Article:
Monday, March 9, 2009

Nirvana Behind Door Three

I'm reading this book now ... OK, I'm being paid to suffer through this book in which the author pretty much telegraphed on page 20 what was going to happen on page 200. I imagined him sitting in the pool of light from his computer monitor late at night, chuckling, "Ha ha! Don't them fancy pants editors call this furshadowing? 'Cause that's what I'm doing now! Furshadowing! And NO ONE will ever figure it out!"

Ugh. Please pity me. On page 180, I had a wild hope he had tricked me after all. That I was wrong. That I hadn't guessed the ENTIRE book in the third chapter. But alas, no. It played out exactly as I dreaded. 

Which, of course, got me thinking about telegraphing your plot, foreshadowing and all sort of other goodies. I can think of three kinds of telegraphing as far as plots are concerned:

1) Clumsy. You give it all away like a drunken sailor. You think it's clever, you think no one will see it coming, but the truth is, it's obvious. You know why? Because THERE'S NO OTHER ALTERNATIVE. If you have a story with three people, and one is the good guy and one is in a coma, well ... you do the math. The other one is the bad guy.

2) Inevitable. Oh, this can be delicious. You know the train is heading for the cliff. You know it will head off the cliff.  But it cannot be stopped. The story is grinding inexorably toward its stomach-churning destiny. All that remains is for your characters to deal with the awful truth. Handled well, this can be magnificent. After all, who doubted Luke would confront Darth? But how, lovely readers, therein lies the magic.

3) Brilliantly. OK, this is plot nirvana. First, you have telegraphed multiple endings. But only one is the real ending. The rest are red herrings (a most delicious fish). And the real ending is shrouded in ambiguity and doubt even as it's being revealed. Can it be? Is that even possible? But doesn't that mean ...? It's a shock when the moment is unveiled, when your masterpiece is finally seen in full. Rebecca does this. The Sixth Sense does this.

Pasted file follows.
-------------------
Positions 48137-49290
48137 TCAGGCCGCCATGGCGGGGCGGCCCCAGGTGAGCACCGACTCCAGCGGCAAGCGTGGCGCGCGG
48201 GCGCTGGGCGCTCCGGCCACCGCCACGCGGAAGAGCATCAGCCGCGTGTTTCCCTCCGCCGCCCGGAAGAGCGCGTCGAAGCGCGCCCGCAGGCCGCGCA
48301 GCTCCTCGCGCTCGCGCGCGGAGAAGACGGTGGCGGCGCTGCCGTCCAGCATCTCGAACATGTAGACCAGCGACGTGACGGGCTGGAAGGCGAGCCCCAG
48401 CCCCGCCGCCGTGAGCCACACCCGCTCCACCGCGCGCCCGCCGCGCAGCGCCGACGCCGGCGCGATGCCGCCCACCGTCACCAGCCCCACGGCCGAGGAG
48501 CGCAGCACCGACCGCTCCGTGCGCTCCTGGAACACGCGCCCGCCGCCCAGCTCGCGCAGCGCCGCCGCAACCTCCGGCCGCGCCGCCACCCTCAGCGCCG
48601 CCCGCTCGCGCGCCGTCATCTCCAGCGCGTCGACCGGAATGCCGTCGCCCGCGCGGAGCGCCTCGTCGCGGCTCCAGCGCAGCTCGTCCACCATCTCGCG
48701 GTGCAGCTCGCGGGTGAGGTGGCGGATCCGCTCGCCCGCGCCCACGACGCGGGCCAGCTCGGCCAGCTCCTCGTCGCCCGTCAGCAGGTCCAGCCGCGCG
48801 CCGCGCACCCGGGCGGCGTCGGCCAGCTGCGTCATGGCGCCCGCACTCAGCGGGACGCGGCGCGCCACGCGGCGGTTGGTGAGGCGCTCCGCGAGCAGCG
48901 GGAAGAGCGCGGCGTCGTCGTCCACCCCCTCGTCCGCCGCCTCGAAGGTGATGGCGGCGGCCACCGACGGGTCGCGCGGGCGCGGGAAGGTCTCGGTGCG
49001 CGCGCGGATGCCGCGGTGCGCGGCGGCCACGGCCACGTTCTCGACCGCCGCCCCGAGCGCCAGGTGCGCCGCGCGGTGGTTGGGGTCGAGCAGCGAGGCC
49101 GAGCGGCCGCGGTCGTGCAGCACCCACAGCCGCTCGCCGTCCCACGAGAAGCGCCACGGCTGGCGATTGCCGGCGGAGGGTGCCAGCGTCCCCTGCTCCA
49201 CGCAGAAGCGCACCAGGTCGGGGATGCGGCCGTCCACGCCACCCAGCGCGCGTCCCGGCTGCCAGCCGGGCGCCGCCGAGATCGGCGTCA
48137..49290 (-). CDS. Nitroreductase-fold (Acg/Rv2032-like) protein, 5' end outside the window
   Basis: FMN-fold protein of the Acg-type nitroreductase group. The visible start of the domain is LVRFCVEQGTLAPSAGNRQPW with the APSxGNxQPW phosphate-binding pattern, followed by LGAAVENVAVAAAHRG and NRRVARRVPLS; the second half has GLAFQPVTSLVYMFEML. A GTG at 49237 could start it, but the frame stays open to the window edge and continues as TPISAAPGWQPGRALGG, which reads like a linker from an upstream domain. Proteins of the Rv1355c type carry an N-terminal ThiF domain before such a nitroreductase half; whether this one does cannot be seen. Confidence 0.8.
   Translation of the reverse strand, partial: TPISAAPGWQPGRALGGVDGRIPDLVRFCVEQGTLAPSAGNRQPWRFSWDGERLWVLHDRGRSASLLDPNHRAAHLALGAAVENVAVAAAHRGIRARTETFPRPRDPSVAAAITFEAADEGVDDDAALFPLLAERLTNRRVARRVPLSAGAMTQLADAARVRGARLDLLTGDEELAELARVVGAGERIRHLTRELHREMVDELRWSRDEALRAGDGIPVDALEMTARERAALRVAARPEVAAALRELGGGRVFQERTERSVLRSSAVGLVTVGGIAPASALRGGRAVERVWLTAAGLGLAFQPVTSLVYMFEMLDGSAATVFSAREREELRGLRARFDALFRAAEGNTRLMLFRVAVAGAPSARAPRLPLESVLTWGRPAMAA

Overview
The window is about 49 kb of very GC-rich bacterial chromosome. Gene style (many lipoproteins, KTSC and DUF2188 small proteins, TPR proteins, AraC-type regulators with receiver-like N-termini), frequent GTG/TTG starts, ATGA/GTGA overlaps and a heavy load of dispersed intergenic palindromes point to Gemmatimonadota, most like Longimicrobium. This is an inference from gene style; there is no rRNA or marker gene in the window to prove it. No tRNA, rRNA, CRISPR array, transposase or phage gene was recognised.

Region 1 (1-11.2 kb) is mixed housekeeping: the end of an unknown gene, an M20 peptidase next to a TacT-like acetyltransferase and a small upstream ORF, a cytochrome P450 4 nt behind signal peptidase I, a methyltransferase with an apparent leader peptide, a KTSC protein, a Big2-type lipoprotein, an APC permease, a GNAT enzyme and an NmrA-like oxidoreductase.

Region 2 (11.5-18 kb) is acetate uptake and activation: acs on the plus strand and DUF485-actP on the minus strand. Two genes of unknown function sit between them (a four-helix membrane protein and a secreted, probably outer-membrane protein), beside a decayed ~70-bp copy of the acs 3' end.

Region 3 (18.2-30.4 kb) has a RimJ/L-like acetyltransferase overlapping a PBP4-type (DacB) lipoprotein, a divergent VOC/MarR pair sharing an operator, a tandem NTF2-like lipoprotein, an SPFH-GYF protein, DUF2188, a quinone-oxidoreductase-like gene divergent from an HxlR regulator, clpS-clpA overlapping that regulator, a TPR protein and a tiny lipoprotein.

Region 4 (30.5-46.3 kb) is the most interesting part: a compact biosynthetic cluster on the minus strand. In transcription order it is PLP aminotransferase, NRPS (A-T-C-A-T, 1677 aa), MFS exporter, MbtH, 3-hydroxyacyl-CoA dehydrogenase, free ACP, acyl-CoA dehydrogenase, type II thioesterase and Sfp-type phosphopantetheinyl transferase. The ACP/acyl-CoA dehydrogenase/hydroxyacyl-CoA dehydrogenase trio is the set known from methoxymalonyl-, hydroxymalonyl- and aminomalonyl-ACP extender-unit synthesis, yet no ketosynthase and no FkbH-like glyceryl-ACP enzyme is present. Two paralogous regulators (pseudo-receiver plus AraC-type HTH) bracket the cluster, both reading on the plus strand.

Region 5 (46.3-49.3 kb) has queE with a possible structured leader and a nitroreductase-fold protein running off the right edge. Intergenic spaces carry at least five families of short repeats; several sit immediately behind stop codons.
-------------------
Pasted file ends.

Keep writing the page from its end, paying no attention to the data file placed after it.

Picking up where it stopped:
I'm usually aiming for door 3, but I'm perfectly happy to hit door 2. And if I suspect I've passed through door 1, it's time to tear the whole thing up and start over ...

How about you? Where does telegraphing fit into your world?


spyscribbler said...

Well, this is tough. When I pick up a book, most of the time I can see the whole book after reading the first few pages or chapter. It's obvious and inevitable. So a whole lot is clumsy to writers but may not be to the general reading public.

I do like to exploit reader expectations, but not on a grand scale. I don't like to be tricked, so I don't trick readers. But even if I do the same old genre conventions, I like to strive to do it in a fresh way, in an unexpected way.

I do believe nearly everything should be planted and/or present in the beginning in some way, but that's different than clumsy foreshadowing, for sure!

LurkerMonkey said...

Yeah, I hate being tricked, and there's probably a whole 'nuther blog entry in that. It drives me crazy when an author does something in the ending that just makes no sense at all. It has to stay true to its own internal logic.

Jude Hardin said...

What about ending a chapter with something like It turned out to be the last time I would ever see Janet alive.

We know Janet's going to die, but the suspense is in how.

JKB said...

This is an excellent post, LM...I'm glad to have found your blog! Wonderful!